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Remarks on the Situation in Kosovo

March 22, 1999

I want to give you a brief update about the situation in Kosovo and make a few comments.

It is clear that Serb forces are now engaged in further attacks on Kosovar civilians. Already more than 40,000 Serb security forces are poised in and around Kosovo, with additional units on the way. These actions are in clear violation of commitments Serbia made last October when we obtained the cease-fire agreement.

As part of our determined efforts to seek a peaceful solution, I asked Ambassador Holbrooke to see President Milosevic and make clear the choice he faces. That meeting is either going on now or should start in the next few minutes. If President Milosevic continues to choose aggression over peace, NATO's military plans must continue to move forward.

I will be in close consultation with our NATO Allies and with Congress. Over the weekend, I met with my national security team to discuss the military options. I also spoke with other NATO leaders by telephone. There is strong unity among the NATO Allies. We all agree that we cannot allow President Milosevic to continue the aggression with impunity. I have also sent a letter to President Yeltsin about the urgency of the situation.

Our objective in Kosovo remains clear: to stop the killing and achieve a durable peace that restores Kosovars to self-government, the self-government that President Milosevic stripped away from them a decade ago. We and our NATO Allies, and Russia, all agree that this is the right goal. The Kosovar Albanians have accepted this course. Only President Milosevic and Serbia stand in the way of peace. Serbia's mounting aggression must be stopped.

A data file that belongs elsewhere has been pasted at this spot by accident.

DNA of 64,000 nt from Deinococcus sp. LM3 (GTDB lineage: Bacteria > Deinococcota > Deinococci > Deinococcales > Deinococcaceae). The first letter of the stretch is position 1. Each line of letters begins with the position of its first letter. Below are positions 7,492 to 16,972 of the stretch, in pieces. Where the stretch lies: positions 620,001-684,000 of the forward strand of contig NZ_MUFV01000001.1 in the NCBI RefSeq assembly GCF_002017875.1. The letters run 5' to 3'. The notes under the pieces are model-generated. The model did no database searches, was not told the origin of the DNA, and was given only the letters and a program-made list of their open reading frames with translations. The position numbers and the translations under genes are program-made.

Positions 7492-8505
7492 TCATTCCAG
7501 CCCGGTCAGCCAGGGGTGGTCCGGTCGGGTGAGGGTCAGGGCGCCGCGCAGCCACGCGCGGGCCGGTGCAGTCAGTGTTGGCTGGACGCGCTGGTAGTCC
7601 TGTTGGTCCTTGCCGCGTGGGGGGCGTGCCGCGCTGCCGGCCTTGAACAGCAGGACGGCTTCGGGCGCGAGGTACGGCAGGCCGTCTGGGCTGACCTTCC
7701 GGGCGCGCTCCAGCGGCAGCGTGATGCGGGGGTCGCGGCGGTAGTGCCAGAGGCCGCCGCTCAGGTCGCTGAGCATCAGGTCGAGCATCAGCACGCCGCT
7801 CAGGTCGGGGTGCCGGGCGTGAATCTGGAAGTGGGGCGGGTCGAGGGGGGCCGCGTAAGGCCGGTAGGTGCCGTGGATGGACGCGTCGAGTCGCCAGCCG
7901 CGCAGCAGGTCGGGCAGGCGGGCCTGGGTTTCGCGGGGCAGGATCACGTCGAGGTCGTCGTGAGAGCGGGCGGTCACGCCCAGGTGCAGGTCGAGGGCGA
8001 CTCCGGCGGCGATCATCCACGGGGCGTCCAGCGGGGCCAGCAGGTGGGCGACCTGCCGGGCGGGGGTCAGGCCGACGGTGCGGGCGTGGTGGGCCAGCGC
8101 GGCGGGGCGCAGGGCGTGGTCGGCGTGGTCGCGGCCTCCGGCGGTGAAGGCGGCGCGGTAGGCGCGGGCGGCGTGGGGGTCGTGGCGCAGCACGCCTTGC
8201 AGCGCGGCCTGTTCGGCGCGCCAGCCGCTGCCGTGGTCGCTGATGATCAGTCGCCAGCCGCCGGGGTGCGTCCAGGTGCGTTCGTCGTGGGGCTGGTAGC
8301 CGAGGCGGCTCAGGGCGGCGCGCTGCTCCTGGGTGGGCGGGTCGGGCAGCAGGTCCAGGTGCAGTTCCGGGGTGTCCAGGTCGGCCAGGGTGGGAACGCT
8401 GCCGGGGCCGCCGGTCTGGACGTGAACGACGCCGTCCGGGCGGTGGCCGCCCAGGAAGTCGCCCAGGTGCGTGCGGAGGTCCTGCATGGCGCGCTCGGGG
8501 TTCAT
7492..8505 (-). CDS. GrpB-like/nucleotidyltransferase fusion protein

Since the adjournment of the peace talks in Paris less than a week ago, an estimated 30,000 more Kosovars have fled their homes. The number now exceeds more than a quarter of a million people, one out of every eight people in Kosovo. Many of them now are in neighboring Albania, Macedonia, and Montenegro, all of which could be quickly drawn into this conflict. So could other nations in the region, including Bosnia where allied determination ended a terrible war, and our allies Greece and Turkey.

Seeking to end this tragedy in Kosovo and finding a peaceful solution is the right thing to do. It is also the smart thing to do, very much in our national interests, if we are to leave a stable, peaceful, and democratic Europe to our children. We have learned a lot of lessons in the last 50 years. One of them surely is that we have a stake in European freedom and security and stability. I hope that can be achieved by peaceful means. If not, we have to be prepared to act.

Thank you.

NOTE: The President spoke at 1:50 p.m. on the South Lawn at the White House, upon his return from Camp David, MD. In his remarks, he referred to U.S. Special Envoy Richard C. Holbrooke; President Slobodan Milosevic of the Federal Republic of Yugoslavia (Serbia and Montenegro); and President Boris Yeltsin of Russia.

William J. Clinton, Remarks on the Situation in Kosovo Online by Gerhard Peters and John T. Woolley, The American Presidency Project

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